Then there's the matter of Stewart's men. Most are reasonably good guys, including Cass Browne (Frank Faylen), a matter-of-fact realist with a sense of irony, and Jamie Groves (Claude Jarman, Jr.), the obligatory young kid who has to learn to become a man. There's also Rolph Bainter (Lee Marvin) as, what else if Marvin plays him, a mouth-breathing bully with a fondness for killing. "What's happened to you? Is it that easy to kill a man?" Major Stewart asks Bainter just after Bainter guns down a minor player. "Well, isn't it?" says Bainter with a shrug.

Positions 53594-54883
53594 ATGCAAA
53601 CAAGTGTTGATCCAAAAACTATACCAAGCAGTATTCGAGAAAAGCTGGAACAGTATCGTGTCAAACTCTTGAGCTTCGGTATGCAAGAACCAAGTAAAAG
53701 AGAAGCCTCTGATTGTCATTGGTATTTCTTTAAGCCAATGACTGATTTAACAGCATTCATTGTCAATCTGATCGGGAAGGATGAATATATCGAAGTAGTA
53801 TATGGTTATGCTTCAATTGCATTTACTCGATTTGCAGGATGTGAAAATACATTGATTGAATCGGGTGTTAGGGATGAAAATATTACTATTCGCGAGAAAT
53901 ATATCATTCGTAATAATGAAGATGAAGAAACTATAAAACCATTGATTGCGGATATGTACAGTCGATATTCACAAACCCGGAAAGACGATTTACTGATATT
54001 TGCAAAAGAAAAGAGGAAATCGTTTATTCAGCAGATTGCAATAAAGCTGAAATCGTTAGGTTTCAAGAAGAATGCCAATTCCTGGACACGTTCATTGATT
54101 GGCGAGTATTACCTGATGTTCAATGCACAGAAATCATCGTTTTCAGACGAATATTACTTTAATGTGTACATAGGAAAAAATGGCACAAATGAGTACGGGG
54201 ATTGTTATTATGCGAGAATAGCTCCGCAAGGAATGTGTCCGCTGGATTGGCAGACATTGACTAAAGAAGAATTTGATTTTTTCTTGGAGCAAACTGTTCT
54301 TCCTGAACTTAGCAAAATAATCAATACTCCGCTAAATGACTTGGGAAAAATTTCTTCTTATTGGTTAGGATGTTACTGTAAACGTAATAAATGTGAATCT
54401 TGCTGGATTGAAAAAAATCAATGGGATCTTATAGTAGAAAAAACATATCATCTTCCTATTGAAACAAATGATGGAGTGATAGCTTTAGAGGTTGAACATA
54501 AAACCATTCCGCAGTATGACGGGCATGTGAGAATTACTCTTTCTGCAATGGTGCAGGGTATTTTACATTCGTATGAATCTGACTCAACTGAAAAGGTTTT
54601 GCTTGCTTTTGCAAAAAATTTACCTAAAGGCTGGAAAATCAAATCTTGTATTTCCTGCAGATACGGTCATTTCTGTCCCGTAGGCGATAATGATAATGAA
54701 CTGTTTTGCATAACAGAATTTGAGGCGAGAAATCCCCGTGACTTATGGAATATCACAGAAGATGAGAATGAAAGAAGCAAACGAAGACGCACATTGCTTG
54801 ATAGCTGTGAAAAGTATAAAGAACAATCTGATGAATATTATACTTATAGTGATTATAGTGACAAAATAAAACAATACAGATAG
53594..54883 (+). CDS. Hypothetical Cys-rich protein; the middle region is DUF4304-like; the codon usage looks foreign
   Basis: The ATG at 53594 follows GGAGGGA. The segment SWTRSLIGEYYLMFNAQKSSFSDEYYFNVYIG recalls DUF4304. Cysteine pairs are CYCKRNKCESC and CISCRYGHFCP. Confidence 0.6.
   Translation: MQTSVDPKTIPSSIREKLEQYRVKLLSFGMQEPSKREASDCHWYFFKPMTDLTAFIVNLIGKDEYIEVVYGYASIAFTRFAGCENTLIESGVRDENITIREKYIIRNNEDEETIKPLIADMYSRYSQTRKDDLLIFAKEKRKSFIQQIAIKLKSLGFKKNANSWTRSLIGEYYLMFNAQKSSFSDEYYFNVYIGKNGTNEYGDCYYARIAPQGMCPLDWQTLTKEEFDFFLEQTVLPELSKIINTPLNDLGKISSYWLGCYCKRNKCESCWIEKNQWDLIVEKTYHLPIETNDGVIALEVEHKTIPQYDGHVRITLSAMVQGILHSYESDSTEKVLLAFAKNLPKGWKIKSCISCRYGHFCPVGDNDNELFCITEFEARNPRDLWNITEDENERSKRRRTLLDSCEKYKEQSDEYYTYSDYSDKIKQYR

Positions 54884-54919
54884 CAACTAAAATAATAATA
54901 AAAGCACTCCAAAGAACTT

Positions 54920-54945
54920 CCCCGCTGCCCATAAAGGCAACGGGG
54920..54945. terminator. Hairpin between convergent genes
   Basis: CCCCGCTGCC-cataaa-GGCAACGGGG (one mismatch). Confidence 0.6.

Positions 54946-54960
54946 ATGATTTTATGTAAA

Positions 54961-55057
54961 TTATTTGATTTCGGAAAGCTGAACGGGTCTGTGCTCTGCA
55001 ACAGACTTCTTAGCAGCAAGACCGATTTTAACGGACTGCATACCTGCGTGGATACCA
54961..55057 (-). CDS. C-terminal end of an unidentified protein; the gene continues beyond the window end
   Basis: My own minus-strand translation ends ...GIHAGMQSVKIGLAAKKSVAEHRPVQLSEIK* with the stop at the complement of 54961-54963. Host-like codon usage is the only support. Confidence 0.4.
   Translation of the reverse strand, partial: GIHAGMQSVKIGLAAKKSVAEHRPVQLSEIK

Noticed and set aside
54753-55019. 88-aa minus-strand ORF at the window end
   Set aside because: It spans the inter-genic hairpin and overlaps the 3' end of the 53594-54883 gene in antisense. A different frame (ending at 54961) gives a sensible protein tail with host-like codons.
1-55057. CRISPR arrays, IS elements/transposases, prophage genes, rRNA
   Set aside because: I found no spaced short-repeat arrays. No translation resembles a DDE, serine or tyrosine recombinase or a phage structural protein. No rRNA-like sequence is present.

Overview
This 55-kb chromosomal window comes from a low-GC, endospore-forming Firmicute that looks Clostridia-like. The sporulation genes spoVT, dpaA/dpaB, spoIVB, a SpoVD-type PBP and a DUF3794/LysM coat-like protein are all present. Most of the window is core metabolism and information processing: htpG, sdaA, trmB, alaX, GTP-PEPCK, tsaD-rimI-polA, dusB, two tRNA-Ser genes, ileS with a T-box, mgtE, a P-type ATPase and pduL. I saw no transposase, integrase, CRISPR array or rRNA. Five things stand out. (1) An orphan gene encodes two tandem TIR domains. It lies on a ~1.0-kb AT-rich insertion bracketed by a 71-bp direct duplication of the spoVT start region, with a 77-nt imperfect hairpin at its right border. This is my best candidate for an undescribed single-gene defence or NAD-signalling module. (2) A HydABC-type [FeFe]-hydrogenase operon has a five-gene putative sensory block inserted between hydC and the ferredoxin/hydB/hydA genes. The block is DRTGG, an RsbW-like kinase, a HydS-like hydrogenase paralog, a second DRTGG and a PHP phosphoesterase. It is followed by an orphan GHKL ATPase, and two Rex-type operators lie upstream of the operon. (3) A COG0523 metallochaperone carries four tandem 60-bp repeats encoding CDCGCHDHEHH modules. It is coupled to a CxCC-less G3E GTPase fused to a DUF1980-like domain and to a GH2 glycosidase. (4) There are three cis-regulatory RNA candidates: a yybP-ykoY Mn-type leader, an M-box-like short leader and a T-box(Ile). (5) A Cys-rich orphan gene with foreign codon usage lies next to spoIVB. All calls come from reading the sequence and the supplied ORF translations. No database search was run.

Hangman's Knot starts with a rousing action sequence that includes the attack on the gold escort, the tense appearance of the drifters' gang, the stagecoach chase and the first attack on the stage station. It concludes with a violent resolution that involves fire and rain, with lighting and betrayal all mixing it up with a lot of death. Some critics have said that the middle of Hangman's Knot, when everyone except the drifters is holed up in the small, two-room station, is slow going. I don't think so. It's just that the middle doesn't have any galloping. What the middle section has is tense character development. We get to know who the people are and see the dynamics of their relationships change, thanks to a shrewd screenplay. I don't want to make too much of this but in the hands of actors like Jeanette Nolan, Frank Faylen, Glenn Langan and Richard Denning Hangman's Knott turns into a pleasant way to spend 81 minutes. While it may not be an A movie, it certainly isn't a B movie, perhaps a strong B-plus. And it's Randolph Scott who makes the difference. He had long ago established himself as a major star. Like Joel McCrea, he liked the outdoors and had enough money and smarts to make the movies he wanted to make, namely Westerns. Most of the movies he made in the Fifties he also produced. Scott was a big guy who aged well and stayed lean. There never was any doubt which side of honor Scott's characters came down on.